Stallman, Licences and Splashback

In case you missed it (I’m pretty sure Kyle didn’t) the Free Software Foundation and the community has been convulsed, again, on the issue of Richard Stallman.

What’s been illuminating to me with the continued fallout: during the various conversations I’ve been having with a wide number of people in the community the issues of licences and the necessity to go above and beyond the limitations of the “Free Software Definition” keeps coming up.

There are many, many different points of view sometimes held simultaneously by the same person (I guess Free Software Folks are like Rabbis that way) but its been amazing to see the pent-up frustrations with the status quo come raging out in the kerfuffle.

I’m afraid I don’t have links to share these discussions, but i assure you, they are there.

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Yeah I didn’t want to post a link to any one thing either. Thanks for planting a seed for discussion.

I think this causing a look at and examination of both license details and personal feelings and politics.

It’s kicking people back into “I need to actually think about this stuff”.

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I’m afraid I don’t have any great insights here. My friend and colleague Luis Villa signed the open letter, and I’m glad he felt free to express his view.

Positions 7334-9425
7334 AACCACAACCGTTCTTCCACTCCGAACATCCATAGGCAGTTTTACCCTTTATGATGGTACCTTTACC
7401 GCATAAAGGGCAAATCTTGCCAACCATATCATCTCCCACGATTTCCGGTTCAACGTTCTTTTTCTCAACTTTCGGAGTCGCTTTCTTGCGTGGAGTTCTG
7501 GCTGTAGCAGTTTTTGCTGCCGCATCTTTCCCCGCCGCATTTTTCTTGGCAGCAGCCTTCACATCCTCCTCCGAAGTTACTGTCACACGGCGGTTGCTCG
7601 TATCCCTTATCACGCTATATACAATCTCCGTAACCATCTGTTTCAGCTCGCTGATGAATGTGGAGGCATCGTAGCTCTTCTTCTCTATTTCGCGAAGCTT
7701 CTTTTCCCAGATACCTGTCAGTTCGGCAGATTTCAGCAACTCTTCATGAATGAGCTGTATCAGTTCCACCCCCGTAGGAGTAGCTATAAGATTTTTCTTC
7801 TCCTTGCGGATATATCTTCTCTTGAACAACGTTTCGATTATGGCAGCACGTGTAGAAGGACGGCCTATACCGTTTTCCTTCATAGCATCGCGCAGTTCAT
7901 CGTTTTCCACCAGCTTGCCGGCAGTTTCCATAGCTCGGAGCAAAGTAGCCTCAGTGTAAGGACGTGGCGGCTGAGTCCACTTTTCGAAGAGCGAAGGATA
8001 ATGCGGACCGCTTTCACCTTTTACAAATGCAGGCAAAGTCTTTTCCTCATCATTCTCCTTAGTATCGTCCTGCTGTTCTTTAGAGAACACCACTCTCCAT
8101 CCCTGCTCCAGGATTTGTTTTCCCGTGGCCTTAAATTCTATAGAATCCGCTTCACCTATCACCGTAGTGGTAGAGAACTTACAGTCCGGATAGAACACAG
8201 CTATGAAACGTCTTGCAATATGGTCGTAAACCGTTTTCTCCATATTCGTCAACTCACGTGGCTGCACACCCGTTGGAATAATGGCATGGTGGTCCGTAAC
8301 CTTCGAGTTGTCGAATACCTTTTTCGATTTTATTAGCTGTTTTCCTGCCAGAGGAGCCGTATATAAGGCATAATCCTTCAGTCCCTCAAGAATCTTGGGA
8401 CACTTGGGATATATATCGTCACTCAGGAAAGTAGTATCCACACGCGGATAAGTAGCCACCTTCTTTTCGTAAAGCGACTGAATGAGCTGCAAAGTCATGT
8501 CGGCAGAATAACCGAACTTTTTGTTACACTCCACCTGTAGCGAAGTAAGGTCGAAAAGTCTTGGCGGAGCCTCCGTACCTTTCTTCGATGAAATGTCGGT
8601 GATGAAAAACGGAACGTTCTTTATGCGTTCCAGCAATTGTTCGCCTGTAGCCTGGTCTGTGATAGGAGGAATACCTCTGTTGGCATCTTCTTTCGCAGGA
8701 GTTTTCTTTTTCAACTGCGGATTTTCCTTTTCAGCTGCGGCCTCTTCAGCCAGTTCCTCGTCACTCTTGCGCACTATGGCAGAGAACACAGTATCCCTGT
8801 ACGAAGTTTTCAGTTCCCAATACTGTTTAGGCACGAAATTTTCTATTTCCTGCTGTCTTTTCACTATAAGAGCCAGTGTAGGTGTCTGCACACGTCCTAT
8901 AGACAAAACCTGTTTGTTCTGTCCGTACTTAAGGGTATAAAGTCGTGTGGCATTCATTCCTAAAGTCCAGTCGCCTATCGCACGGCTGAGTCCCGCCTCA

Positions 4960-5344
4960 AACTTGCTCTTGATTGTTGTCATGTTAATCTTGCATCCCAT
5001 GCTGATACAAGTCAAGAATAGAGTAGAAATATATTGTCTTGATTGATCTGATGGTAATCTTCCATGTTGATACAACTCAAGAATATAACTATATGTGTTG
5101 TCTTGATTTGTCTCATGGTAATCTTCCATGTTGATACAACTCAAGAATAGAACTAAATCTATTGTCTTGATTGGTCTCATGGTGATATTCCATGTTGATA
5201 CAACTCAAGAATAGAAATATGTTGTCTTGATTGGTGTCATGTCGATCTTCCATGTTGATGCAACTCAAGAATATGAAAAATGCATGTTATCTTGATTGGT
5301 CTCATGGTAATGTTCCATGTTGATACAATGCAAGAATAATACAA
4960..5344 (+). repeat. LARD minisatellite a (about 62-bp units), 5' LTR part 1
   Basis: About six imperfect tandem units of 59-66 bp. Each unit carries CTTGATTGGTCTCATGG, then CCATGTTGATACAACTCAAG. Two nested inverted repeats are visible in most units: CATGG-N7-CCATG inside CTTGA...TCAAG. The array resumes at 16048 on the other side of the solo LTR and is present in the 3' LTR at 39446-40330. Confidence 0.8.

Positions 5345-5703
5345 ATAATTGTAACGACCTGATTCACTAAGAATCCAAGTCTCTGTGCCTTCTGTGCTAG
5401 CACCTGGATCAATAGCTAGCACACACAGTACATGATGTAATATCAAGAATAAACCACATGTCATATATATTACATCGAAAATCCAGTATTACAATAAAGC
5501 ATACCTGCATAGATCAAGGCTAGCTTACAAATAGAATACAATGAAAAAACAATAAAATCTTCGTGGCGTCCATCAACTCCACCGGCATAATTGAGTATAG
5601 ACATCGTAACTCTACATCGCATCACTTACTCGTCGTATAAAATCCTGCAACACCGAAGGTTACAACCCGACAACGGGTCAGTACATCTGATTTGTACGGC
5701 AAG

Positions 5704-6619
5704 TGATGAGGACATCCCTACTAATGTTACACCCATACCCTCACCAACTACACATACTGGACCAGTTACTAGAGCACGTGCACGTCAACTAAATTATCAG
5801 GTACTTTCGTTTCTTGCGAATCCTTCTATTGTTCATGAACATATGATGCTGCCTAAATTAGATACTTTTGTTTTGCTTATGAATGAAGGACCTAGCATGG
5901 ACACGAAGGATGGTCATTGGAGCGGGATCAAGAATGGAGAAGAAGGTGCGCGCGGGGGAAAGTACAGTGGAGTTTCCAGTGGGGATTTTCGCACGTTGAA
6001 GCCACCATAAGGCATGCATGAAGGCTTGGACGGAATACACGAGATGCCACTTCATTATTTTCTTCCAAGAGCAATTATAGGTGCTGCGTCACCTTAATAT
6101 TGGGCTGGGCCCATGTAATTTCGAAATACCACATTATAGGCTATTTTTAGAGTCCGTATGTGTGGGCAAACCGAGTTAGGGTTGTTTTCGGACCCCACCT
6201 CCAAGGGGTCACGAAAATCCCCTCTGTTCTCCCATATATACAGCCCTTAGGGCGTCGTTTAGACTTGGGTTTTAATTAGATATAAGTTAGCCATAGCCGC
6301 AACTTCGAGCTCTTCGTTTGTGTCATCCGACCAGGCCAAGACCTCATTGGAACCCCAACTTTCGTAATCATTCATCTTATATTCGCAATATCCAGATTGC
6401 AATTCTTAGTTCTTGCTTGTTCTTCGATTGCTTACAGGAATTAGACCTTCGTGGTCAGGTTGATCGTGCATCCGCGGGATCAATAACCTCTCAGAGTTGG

On the one hand, Stallman has been a disaster for quite a while. For everyone working at FSF—many of whom unionized or fled to Software Freedom Conservancy partly due to RMS misbehavior—as well as folks outside the fold.

On the other hand, this is a golden opportunity for the corporate side of the “movement” to put a stake through the FSF’s heart. The FSF side maneuvered blithely, to put themselves in that exposed position. But so it goes.

Personally, I’d prefer to see an end to all the major “policy” foundations, as well as a widespread recognition that everybody else should be 501(c)(4)—a business league—and not a 501(c)(3) charity. Put the politics and the advocacy work back out into the many decentralized mailing lists, repositories, forums, and social media, where it belongs. Flatten out the “movement” again, if it’s still a movement…

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Should I spend a few minutes studying the difference between types three and four? I’m inclined to suppose that it would be a waste, right now, thanks to the rest of the paragraph enclosing the above quote.

I encourage anybody with an interest to look into what “nonprofit” and “tax-exempt” actually mean, as well as a little bit about the different kinds of 501© organizations. There’s a lot of abuse of those words and designations out in the wild, not just in open source, but in “public sector” services and politics more generally.

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